After the group left today I loaded up the dishwasher with the processing knives, pressure washed the processing area, and then went into the house for the evening where the smell of the braised jowels made my stomach rumble.  Yummy dinner the the first day of the new year.  

10 years of farming.  Most of the hard edges have been worn off.  

Happy new year to you and  yours!

Wednesday, November 2, 2016

Farm business - distributors, profits and products

I've gotten an unusually large number of requests by folks who are operating farm distribution companies for product this year.  Turkeys, chickens and pork as well as beef.  I'm not sure what is driving the interest, but in October I've been asked by 18 different operations for products of mine that they can resell.

On one hand it seems like a no-brainer - that is, who wouldn't want to sell more of their product?  And if they're going to do the work, why, it's a sure win, right?

The problem is that the retail markup for the product is usually 100%.  That is, if the product retails for $10 they'll need to buy it from you for $5.  And honestly, if anyone gets that extra margin, I'd much rather that it be my operation, no offense to the middlemen, I just don't see a value.

In order to make it work economically for me, I'd have to increase my production volume - make less on each sale, but make more sales.   Why not?

Well, it costs money to produce product, and it costs money to grow.  Think about it this way;  if I raise 50 turkeys, the capital I have at risk is  about $1,000.   If I raise 500 turkeys,  it's $10,000.  If it's 5,000 turkeys it's $100,000.00.  At the lower end of that scale if I blow it in some way - like a dog gets in and kills my turkeys, or i have a disease issue, or the turkeys just don't grow as they should or whatever, yes, it hurts and yes it sucks, but the loss of that small crop doesn't sink my farm all by itself.  As I get into bigger numbers it's less likely that I'll lose the entire crop, but the percentage of my total farm enterprise revenue tied up in that crop also makes it critical, crucial, to the economic health of the farm.

So my solution is to produce small quantities of several different products - enough that they make a nice contribution to the farms bottom line, but the amount at risk in each isn't sufficiently large that if I have a failure of that particular product that it'll put me in the red for the year.

To get to that sort of balance I'll set a revenue goal for the farm as a whole, a net profit goal specifically, and then work with what I can produce until I have a plan that hits that goal + 10%.  So I might say that I want to net $50k on the farm this year.   I'll look back on my previous years for costs and experience, and then come up with what I'm going to produce in the coming year.  X tons of alfalfa, X tons of corn, X chickens, X turkeys, X auction steers, X market pigs, X weiner pigs.  For each of those I'll set an approximate revenue goal, and then I'll double check by looking at my expenses in previous years and figure out how many of each I'll need to produce to hit that goal.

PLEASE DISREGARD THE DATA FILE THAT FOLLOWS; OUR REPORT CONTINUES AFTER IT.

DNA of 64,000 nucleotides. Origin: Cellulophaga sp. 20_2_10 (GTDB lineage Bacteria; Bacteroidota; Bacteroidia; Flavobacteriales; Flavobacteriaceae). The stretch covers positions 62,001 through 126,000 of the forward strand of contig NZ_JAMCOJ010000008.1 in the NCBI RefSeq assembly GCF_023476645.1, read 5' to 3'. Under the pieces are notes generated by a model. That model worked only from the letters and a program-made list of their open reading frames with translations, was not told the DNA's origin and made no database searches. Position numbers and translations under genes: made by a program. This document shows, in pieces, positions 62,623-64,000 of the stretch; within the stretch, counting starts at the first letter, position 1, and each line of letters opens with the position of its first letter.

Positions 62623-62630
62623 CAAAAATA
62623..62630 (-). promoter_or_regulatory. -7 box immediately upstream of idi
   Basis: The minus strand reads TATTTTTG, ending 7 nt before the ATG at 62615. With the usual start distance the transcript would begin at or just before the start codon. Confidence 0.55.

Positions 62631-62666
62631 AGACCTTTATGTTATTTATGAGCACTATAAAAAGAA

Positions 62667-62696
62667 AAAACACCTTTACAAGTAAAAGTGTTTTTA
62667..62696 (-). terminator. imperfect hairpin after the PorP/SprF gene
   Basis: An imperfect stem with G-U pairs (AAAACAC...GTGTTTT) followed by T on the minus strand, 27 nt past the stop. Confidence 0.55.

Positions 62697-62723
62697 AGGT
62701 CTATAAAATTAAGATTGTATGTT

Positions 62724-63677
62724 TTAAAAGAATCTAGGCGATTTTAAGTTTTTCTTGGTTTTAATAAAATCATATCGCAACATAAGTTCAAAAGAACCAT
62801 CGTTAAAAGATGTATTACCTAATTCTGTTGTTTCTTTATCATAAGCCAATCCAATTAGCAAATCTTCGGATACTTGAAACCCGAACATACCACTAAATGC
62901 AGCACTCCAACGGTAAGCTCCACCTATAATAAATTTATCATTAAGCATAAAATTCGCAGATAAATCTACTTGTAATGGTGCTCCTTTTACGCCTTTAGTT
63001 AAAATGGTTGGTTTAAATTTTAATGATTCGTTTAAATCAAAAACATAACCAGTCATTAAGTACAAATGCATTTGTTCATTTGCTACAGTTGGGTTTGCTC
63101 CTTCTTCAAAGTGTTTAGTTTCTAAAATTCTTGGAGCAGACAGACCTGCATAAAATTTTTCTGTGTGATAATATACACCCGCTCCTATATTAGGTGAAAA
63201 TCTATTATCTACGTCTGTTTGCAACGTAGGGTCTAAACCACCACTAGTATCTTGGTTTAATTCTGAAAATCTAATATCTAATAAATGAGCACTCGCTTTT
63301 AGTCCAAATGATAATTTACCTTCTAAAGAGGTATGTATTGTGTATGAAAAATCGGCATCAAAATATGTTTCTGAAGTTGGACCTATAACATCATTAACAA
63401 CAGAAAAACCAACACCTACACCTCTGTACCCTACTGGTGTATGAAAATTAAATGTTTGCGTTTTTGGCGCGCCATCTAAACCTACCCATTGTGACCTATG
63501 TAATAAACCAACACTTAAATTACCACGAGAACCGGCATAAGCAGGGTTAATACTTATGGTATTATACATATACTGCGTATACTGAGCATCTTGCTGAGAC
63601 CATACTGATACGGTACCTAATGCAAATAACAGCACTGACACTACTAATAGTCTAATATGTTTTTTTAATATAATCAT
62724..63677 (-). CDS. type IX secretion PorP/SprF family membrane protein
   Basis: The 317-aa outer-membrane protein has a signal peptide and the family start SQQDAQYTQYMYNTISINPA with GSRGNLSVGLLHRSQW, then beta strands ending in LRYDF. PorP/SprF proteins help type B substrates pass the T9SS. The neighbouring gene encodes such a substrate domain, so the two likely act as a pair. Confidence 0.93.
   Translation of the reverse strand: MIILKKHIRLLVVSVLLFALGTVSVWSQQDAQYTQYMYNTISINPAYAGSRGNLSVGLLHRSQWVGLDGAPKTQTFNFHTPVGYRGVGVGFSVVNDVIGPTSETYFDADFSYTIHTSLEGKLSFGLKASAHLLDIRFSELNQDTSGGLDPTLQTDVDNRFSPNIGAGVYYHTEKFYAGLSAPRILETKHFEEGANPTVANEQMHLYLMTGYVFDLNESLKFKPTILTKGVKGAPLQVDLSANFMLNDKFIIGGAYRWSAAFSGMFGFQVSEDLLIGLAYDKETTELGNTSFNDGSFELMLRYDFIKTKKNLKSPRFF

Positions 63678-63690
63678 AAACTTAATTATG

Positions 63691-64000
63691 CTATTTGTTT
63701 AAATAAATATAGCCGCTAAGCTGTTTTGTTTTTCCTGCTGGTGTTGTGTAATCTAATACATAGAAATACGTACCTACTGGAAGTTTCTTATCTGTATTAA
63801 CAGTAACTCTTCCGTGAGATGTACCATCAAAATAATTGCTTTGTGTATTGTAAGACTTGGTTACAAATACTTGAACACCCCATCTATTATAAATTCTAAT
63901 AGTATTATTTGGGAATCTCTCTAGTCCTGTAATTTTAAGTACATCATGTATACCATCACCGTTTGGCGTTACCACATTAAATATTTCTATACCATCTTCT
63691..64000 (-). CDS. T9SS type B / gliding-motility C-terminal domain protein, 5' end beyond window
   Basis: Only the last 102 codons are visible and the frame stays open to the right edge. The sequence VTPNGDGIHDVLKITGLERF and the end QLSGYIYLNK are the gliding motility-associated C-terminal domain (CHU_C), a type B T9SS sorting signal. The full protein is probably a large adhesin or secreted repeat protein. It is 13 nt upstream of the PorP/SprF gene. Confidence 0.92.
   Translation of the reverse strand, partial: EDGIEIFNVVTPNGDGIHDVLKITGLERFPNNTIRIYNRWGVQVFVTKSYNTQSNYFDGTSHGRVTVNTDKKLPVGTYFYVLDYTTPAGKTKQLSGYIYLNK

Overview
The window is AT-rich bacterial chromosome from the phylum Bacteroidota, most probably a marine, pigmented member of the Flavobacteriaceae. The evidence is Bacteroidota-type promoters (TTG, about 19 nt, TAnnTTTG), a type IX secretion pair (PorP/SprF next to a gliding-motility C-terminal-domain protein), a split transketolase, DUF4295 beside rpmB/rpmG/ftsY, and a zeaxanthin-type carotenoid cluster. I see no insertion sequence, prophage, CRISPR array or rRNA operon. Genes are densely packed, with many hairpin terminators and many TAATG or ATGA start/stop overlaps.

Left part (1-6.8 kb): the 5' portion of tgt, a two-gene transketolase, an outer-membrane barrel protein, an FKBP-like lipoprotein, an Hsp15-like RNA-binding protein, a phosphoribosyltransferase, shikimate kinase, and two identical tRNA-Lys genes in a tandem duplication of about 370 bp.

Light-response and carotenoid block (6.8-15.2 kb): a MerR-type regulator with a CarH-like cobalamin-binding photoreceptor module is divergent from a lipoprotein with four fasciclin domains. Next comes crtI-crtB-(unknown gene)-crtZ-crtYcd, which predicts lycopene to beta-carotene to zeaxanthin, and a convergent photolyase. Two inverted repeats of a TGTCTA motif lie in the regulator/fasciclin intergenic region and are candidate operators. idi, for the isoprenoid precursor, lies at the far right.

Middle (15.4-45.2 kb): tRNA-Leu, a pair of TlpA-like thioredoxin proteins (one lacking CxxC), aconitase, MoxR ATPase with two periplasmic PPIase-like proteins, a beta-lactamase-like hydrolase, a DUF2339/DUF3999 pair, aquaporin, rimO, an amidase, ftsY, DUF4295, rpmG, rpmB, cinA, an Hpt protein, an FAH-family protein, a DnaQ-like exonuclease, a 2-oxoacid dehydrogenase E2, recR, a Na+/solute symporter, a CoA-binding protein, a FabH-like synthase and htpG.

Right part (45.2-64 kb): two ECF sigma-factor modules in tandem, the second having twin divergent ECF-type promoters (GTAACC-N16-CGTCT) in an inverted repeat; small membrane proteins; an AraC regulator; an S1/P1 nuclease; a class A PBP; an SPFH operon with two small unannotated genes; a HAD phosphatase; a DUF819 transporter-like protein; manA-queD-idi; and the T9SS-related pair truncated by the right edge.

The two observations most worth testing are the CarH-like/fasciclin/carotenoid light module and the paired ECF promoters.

Remember that for each product there's storage and marketing, feed and labor and mortality in the case of animals can also make an impact.  So I'll come up with a plan that takes all of that into account, and that becomes my business goals for the next production year.

This whole process takes me a couple of weeks to complete - remember that I'm doing it after doing all of the normal stuff on the farm, along with whatever is happening off the farm (and yes, there's other stuff I do - like most farmers I have an off-farm job).  Once written I view it as a goal, or a guideline, but I'll modify it from time to time as the year progresses.  Maybe costs are higher, or lower (this  year feed costs have gone down because grain prices in the US have crashed, which is good for the portion of the pig operation that depends on purchased feed) - all of that goes into the mix, and when I go to make up the plan for the next year I'll look at the notes and modify as required.
I figure about 20% of my farm time is spent doing this sort of planning - about 1 day out of every 5 days that goes by.  this is higher than I would have believed when I first started farming 10 years ago, but it's been pretty consistent for the last decade so I'm pretty clear that it's a fixed cost - a minimum.  Sometimes I spend more time.

Monday, October 31, 2016

Fall chore: Putting the berries to bed

wood chip mulch at base of each plant
I put in a vinyard in 2015  and while I was at it I put in a row for berries,  I like raspberries and marionberries, so I planted 50 row-feet of raspberries and 100 row-feet of marion berries (I >really< like marionberries!).

The county utility was out trimming trees, and I flagged them down and asked for the chips, and they delivered about 10 yards of chips that day.   I love wood chips for mulching under the berry vines; provides organic material in the rows, supresses weeds (which means less work next year) and provides moisture retention in the summer.  Our summers have been pretty dry the last few years, and I'd like to build in some help with the drought if I can.

what I do with the raspberries is just make a loop with baling twine that is big enough to hold all of this years new growth.  The trellis I built for the berries has two wires, one about 6' up, and one at 3'.  For the raspberries I'll tie them to the top line.

If you look closely you can see a loop of orange baling twine to top wire
Raspberries fruit off of one year old wood, so the string gives me a good idea of what I need to prune next year.   So the yearly task is to go and prune off all of the older wood and then tie up the newer wood, and next year repeat.

I wasn't sure what kind of raspberries would do best here, so what I did was buy a couple of plants of each variety from a number of sources, and I ended up with 6 varieties.  Not surprisingly the winner seems to be meeker raspberries judging by vine vigor and shoot growth.   A close second was cascade bounty.  If you'd like a list of common cultivars in this area, you'll find it here.